They blew up the venerable New Frontier hotel and casino in Las Vegas last week. With festivities, fireworks and 1,000 pounds of artfully arranged explosives, the 16-story tower keeled over sideways, and the 1942 landmark, Vegas’ first "theme" casino and the site of Elvis’ debut in town, was a field of rubble.
It will be replaced by a multibillion-dollar casino and resort.
At least four luxury megahotels and casinos are to open nearby, most of them on sites where earlier hotels and casinos had been blown up.
Implosions of unneeded or unwanted buildings are a regular occurrence in American life and most especially in Las Vegas. There are Web sites devoted to the explosive demolition of its famed casinos: Aladdin, Dunes, Sands, Landmark, Hacienda, Boardwalk, Castaways, El Rancho, Stardust (last March) and now New Frontier.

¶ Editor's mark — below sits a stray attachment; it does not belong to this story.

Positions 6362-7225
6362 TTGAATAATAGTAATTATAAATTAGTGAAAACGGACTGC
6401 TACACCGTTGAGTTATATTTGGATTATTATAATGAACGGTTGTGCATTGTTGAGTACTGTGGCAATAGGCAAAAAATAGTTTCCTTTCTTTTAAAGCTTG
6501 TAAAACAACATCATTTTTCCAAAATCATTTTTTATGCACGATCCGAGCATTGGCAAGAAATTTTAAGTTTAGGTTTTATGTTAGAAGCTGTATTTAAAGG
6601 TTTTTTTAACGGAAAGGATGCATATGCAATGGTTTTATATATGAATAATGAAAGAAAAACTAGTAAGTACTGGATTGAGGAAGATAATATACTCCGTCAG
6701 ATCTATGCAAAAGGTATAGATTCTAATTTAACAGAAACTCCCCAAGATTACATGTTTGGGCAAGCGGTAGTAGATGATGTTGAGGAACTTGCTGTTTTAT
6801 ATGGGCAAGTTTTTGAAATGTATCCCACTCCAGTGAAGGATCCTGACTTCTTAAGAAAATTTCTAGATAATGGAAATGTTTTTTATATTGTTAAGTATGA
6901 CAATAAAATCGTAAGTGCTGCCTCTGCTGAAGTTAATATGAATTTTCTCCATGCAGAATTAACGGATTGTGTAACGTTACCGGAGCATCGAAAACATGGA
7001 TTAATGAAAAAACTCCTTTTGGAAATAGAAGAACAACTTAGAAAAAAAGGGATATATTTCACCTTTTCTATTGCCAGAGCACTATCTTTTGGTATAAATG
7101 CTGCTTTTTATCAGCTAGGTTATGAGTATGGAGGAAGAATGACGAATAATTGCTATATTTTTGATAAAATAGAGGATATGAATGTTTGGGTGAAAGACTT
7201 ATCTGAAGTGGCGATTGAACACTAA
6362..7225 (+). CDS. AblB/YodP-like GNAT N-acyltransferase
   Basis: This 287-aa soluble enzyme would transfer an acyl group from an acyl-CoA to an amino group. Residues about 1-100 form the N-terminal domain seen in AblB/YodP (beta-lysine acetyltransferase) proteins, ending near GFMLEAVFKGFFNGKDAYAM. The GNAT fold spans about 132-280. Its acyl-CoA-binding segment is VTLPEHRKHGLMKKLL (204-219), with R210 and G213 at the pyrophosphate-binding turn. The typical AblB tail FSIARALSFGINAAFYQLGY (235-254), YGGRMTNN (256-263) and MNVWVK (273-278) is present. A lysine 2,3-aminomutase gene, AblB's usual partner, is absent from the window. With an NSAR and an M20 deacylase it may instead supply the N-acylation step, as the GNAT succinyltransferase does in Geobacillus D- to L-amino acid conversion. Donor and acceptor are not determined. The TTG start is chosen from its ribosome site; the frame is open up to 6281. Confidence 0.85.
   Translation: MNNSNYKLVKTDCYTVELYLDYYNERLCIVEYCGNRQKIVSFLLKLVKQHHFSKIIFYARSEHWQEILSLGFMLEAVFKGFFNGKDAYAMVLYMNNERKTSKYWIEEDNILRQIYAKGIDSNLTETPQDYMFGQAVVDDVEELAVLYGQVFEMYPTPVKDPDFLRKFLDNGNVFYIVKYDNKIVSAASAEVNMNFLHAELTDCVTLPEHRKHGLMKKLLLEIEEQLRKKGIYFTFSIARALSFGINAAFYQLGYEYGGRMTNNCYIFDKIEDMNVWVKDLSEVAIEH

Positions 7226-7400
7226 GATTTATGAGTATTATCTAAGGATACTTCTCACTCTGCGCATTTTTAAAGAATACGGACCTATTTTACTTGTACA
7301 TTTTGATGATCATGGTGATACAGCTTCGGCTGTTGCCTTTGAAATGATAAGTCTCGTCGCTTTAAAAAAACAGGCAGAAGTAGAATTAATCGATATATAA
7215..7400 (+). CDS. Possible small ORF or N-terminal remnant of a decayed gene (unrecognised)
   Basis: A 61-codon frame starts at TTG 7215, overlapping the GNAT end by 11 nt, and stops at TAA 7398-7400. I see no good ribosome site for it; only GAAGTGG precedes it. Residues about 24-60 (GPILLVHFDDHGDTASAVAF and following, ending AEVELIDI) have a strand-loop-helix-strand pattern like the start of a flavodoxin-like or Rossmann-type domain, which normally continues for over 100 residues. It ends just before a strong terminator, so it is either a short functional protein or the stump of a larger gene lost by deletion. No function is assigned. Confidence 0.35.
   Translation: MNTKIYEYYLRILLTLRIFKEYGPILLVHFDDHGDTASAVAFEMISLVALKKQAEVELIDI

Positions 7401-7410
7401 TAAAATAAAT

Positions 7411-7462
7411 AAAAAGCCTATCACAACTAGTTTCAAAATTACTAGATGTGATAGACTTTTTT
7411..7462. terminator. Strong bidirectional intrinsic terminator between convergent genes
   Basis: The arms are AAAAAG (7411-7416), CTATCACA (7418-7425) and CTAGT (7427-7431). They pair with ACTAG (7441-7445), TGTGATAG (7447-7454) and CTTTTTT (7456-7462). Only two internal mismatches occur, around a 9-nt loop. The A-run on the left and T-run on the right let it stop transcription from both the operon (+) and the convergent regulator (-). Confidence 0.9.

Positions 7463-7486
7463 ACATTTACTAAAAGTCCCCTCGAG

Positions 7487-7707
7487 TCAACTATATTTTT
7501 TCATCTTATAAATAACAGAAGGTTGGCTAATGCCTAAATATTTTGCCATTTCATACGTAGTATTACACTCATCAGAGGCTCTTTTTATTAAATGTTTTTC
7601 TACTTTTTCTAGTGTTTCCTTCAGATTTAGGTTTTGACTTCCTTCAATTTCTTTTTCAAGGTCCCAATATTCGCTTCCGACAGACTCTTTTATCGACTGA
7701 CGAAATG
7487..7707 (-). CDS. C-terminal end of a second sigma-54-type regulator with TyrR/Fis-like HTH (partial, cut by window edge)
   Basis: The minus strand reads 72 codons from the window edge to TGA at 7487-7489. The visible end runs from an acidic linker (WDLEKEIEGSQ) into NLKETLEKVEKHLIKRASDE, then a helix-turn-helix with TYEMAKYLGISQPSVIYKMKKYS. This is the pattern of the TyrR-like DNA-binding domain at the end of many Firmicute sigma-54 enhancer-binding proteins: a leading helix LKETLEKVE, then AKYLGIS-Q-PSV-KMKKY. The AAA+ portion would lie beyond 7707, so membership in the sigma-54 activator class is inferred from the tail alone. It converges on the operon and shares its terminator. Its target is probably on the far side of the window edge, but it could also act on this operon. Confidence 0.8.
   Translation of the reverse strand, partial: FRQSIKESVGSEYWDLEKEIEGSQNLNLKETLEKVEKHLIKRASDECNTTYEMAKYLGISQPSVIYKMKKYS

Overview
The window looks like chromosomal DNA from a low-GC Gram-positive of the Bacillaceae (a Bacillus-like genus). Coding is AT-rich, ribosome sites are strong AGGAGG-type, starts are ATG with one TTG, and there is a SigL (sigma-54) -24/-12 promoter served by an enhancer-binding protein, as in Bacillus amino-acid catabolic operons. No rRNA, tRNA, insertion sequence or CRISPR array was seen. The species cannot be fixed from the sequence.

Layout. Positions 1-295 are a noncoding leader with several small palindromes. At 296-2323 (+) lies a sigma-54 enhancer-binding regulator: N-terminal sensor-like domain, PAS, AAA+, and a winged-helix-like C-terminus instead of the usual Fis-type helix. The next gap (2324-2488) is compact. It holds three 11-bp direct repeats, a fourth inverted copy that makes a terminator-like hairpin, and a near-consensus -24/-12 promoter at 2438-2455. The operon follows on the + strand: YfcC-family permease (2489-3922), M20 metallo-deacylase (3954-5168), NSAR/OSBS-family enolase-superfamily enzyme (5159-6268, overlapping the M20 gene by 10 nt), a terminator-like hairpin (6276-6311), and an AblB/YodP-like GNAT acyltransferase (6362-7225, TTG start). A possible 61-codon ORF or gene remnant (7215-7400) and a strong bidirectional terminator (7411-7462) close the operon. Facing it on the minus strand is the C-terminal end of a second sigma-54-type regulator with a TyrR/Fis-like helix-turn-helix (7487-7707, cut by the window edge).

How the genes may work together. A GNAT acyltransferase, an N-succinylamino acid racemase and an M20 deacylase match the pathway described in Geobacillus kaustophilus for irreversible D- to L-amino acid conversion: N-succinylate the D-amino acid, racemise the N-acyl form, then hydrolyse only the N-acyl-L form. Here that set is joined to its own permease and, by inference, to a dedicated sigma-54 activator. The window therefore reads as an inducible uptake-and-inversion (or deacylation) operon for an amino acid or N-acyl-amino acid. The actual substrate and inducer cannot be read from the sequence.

They were replaced by complexes that are bigger, more garish, more over the top — meaning they, too, in time are likely to be replaced by something more excessive. In the process, we seem to have created a new American form of folk art: the casino implosion.